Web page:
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FHE: Saved by the Scriptures

Conference Talk:
For more information on this topic read “The Power of Deliverance,” by Elder L. Tom
Perry, Ensign, May 2011, 55.

Thought:
We can be delivered from the ways of evil and wickedness by turning to the teachings of the holy scriptures.

(L. Tom Perry, “The Power of Deliverance,” Ensign, May 2012, 94).

Song:
“As I Search the Holy Scriptures,” Hymns #277.

Scripture:
Search the scriptures; for in them ye think ye have eternal life: and they are they which testify of me.

(John 5:39)

Object Lesson:
Have a family member read aloud John 5:39.

Ask:

• Why does Jesus say we should “search the scriptures”?
• How can we make scripture study more meaningful?
• What is the difference between searching the scriptures and just reading them?
• What might the Jewish leaders have understood if they had searched and believed the
scriptures?

Ask another family member to read aloud John 5:28–29 and explain it as best they can.
Have another family member read Doctrine and Covenants 76:15–21. Ask, What knowledge and understanding have we been blessed with because Joseph Smith searched John 5:29? Invite family members to share how they have been strengthened by searching the scriptures.

(Dennis H. Leavitt and Richard O. Christensen, Scripture Study for Latter-day Saint Families: The New Testament, [Salt Lake City: Deseret Book, 2006], p. 120.)

Story:
I went through an interesting exercise when I lost my scriptures on February 7, 1991. I wasn’t too concerned right at first. When I realized at my office that they were missing, I knew they must be at home, or in the car, or in Salt Lake City at the Relief Society Building. I knew I would get them back. My name was in them. When I said to someone, “I lost my scriptures,” they’d ask, “Well, where did you put them?” If I knew where I had put them they wouldn’t be lost, but people still asked that question.

The last time I remembered having them was after a meeting at the Relief Society Building. My hands were full, and I stuck the scriptures, in their plastic holder-with-a-handle, on the top of the car. So I got thinking perhaps I had left them there. Agh!

Anyway, it was a few days before I became concerned. Then I slowly realized that my scriptures weren’t in any of the places where I thought they might be. Still I remained somewhat calm. Surely they would come back. Someone would find them and see my name and address and get in touch. Each time I drove to or from the Relief Society Building I looked carefully, going the same way I always went. I didn’t want them to be in a ditch or alongside the road somewhere.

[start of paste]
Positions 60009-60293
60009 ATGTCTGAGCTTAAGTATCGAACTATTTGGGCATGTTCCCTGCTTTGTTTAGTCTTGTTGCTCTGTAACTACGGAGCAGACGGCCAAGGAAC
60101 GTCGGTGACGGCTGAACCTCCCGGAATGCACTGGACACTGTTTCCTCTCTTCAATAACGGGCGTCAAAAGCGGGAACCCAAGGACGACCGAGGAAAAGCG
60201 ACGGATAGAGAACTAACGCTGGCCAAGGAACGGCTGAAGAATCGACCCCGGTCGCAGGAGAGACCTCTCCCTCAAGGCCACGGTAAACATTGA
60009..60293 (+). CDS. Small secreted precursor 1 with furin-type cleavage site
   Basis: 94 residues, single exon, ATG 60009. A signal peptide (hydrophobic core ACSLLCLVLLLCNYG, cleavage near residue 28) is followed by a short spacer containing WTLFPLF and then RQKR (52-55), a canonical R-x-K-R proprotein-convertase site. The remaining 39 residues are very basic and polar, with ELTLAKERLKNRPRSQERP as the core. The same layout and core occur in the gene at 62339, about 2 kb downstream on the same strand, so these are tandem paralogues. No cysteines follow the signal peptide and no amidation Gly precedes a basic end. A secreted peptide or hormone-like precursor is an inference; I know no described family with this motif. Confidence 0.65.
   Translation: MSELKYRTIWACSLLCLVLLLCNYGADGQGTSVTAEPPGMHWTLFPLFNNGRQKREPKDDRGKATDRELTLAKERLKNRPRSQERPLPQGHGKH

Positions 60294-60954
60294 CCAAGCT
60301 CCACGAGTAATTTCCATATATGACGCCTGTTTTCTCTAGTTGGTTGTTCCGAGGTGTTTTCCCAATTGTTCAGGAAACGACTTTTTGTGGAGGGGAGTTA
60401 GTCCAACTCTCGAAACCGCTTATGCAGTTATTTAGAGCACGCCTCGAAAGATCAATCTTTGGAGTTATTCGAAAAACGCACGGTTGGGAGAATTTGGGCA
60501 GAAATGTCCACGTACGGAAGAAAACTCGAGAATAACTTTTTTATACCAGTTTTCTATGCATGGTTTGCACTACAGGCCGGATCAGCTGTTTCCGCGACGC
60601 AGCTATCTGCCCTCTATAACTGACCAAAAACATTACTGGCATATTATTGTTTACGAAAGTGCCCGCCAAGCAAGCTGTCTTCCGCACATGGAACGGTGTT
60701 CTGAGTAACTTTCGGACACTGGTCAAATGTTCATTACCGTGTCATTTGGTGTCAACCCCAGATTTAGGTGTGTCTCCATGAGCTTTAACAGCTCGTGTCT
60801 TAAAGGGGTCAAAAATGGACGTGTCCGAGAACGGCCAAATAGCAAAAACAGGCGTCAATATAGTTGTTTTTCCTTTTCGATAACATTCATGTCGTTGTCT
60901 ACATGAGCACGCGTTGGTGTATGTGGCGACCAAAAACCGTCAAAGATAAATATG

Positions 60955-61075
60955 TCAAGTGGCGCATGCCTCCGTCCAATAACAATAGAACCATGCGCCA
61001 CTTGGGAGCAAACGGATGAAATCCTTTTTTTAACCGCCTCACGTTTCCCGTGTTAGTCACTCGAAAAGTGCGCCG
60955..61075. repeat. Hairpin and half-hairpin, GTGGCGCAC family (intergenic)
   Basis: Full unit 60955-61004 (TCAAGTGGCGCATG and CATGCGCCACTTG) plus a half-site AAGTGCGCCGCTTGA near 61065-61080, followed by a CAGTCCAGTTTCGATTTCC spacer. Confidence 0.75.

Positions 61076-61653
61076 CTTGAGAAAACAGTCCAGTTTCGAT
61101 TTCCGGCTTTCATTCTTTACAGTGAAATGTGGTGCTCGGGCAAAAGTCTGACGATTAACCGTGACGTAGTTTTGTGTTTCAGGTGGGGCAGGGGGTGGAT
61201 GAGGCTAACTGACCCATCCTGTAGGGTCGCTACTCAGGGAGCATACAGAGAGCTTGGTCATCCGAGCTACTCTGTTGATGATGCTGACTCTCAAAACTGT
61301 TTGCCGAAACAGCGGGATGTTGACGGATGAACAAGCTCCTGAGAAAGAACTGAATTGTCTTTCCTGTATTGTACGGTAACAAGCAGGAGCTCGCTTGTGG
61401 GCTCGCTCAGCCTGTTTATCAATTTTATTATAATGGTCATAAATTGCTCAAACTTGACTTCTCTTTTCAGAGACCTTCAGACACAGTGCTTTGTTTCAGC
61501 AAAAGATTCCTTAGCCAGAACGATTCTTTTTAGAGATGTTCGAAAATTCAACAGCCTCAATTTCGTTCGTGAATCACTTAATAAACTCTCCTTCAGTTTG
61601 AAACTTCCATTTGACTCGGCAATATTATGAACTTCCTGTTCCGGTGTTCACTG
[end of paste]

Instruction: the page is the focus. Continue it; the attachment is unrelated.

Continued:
My next step was to imagine that, yes, someone had found my scriptures, and they were reading them, and they were in the process of conversion, and when they were ready to be baptized, they would get in touch, and it would be a fabulous story with an incredibly happy ending. Yes, that was what was happening. My scriptures were busy doing their thing.

But I missed them. I hadn’t realized how much I liked them, that one particular set. . . . [They] had been on a couple of missions with me. They had been to Asia and Africa. They smelled like mold, and it made me homesick and nostalgic whenever I caught their scent. I missed all the things I had written in the margins. I missed the way they seemed to pop open to just what I needed.

Of course I prayed for those scriptures. I wasn’t demanding or anything. I just let Heavenly Father know that I missed my scriptures and would sure love to get them back. And although I probably didn’t exactly say, “Thy will be done,” I did say, “If it’s possible” or “If it’s a good idea” or “If it would be okay.” Of course, I couldn’t imagine a single reason why it wouldn’t be a wonderful idea for me to get them back.